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Ever see somebody’s car get repo’d with some of those rolling lifts and think to yourself, “Wow.  That seems useful.  I could use that around the shop!”  Well if you did, movable car lifts are available and don’t require tons of foot pumping, either. 

You can slide your ride into a corner by yourself in a few minutes by placing the two rollers underneath each tire and ratcheting the rollers together.  The ratchet design operates by hydraulic pressure, so you can do the work one-handed.  The casters also spin 360° allowing you to wheel the car in any direction necessary.

Each lift has a 1,500-pound capacity, and they’re sold in sets of two.  So, if you want all four wheels supported you need two sets.

Did we mention that the rollers can fit tires up to 13″ wide?  Your Mickey Thompson’s will fit just fine.

Street Pricing starts at $299.

Hydraulic Movable Car Lifts [Griots Garage]
Street Pricing [Froogle]

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7 Responses to Finds: Hydraulic Movable Car Lifts

  1. Rick says:

    I’ve been dying for a set of these since I first saw them… but a.) I have no real use for them… (Got a three car garage with three doors, and no room to slide a car any other way) and b.) Why are they so damned expensive?

    I can’t imagine that some angle iron and some rollers, and a welder and you couldn’t put something together yourself. (Ok, so I haven’t worked out a home-grown hydraulic solution yet.. gimme some time 😉 )

    I have seen them cheaper in other places – but not super cheap.. Also don’t know how well they work compared to the Griots Garage sets.

  2. Myself says:

    I want to get a set of these and run amok, turning cars around in their parking spots. Then sit nearby with a camera…

  3. Eli says:

    We use the branded ‘gojacks’ in a set of four for car commercials. Especially when shooting green screen, where you would want first one, then the other side of the car facing outwards from the screen for different camera angles. Sometimes even end for end. They make the relights easy because all you have to do is stomp each jack a few times to raise ’em up, and spin the car around. Also, most studio and local fire laws require removal of all the gas in the tank and the battery, which makes it a hassle to start up and drive. Only a few years ago you would have had ten people pusing the car first one way and then back to make a three hundred point turn, only to move the car laterally a few inches.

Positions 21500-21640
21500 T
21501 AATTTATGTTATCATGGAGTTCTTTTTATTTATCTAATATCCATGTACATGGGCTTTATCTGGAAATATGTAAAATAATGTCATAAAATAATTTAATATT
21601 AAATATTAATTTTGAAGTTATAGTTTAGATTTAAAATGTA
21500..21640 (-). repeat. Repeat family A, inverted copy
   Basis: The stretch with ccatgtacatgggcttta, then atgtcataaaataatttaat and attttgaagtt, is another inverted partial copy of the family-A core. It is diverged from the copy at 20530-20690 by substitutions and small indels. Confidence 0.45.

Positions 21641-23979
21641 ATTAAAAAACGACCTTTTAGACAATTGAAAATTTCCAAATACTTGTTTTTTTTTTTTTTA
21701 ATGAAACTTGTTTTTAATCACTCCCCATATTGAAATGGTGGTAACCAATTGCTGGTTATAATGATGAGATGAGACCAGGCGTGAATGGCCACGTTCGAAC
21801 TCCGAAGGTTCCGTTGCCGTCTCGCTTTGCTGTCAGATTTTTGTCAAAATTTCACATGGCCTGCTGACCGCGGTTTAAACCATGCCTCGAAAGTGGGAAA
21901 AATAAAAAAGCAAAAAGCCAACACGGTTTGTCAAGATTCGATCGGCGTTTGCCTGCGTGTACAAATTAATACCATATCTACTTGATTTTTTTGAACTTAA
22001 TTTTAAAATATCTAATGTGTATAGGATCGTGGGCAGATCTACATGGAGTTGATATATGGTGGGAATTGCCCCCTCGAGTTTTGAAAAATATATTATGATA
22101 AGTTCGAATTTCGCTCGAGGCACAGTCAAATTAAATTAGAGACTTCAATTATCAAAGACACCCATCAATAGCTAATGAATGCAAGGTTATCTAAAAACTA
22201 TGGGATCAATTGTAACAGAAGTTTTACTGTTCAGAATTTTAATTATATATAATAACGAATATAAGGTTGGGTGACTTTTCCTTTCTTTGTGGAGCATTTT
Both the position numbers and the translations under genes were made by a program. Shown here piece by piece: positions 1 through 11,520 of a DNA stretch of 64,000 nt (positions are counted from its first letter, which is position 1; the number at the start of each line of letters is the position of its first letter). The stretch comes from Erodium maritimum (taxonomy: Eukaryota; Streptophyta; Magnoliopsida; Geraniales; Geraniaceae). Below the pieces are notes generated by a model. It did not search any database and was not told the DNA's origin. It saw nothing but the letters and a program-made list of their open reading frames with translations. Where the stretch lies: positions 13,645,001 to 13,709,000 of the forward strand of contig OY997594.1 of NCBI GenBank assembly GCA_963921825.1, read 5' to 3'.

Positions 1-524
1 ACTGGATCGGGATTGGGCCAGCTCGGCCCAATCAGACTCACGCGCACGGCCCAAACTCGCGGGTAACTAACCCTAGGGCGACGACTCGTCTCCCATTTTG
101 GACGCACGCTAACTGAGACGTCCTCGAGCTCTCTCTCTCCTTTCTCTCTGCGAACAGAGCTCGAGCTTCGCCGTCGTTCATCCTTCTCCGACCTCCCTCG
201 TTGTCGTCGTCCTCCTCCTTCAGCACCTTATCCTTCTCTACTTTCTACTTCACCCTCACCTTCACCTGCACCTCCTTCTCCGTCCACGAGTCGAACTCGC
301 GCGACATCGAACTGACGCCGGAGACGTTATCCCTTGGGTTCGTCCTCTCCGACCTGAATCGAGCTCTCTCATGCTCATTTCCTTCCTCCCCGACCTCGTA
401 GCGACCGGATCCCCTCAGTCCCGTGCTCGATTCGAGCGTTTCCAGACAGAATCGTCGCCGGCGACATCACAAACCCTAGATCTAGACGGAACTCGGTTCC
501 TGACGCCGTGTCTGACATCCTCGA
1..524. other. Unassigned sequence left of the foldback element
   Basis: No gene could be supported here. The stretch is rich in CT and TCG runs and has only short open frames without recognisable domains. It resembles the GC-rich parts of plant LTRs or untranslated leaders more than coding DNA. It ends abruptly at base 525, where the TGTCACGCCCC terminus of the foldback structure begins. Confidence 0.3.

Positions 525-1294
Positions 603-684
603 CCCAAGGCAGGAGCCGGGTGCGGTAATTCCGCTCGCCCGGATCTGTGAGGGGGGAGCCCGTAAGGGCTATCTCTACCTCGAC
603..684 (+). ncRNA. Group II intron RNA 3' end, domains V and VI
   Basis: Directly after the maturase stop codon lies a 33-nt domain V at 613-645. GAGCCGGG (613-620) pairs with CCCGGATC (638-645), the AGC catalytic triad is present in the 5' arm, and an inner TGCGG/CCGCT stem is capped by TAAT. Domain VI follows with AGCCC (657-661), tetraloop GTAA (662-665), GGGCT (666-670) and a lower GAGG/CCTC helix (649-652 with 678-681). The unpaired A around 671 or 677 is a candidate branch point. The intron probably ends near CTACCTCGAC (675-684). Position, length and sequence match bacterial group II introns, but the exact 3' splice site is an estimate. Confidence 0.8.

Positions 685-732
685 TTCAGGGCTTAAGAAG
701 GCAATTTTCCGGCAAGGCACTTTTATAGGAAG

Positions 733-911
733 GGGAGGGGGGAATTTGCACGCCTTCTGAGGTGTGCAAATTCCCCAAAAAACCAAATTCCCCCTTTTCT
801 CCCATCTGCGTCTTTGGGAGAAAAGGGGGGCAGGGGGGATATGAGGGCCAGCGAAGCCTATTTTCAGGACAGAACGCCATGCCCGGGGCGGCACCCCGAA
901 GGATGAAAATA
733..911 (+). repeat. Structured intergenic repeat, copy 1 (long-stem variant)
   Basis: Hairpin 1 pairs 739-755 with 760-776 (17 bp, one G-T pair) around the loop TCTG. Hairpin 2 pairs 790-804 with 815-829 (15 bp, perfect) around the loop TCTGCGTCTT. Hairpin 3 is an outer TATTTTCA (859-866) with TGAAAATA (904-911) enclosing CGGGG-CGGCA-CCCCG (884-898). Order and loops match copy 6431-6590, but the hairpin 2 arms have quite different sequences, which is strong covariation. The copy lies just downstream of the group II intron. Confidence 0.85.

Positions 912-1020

4. Myself says:

    I’m glad they have different rules down at Cobo where the auto show is held, everyone just drives the cars in and hides the keys for the weekend. A few years ago they weren’t hidden very well (masking-taped under the seat) and some clever miscreants were starting cars and gunning the engines while they sat on their display stands…

    I hear they’re more careful about this now. 😉

  5. Those look useful! I will definitely have to pick up a couple sets of those. Thanks for the tip!

  6. Car Lifts says:

    These car lifts do look useful. I like the 4 post car lifts. Easy to use when you have to work under the car.

  7. SCCA racer says:

    We used these at a SCCA raving event to move a car that was left in the middle of the parking lot where we were going to race. We didn’t want to have the car towed, so we just put these under the wheels & rolled them out of the way. After we finished the owner came over & thanked us for not having his van towed. These are a lot easier to use than the cheap ones where you need a jack to get the dollies under the wheels.

    I can see these being useful in a crowded car dealership or repair shop, so they don’t have to startup every vehicle to get the one in the back out.

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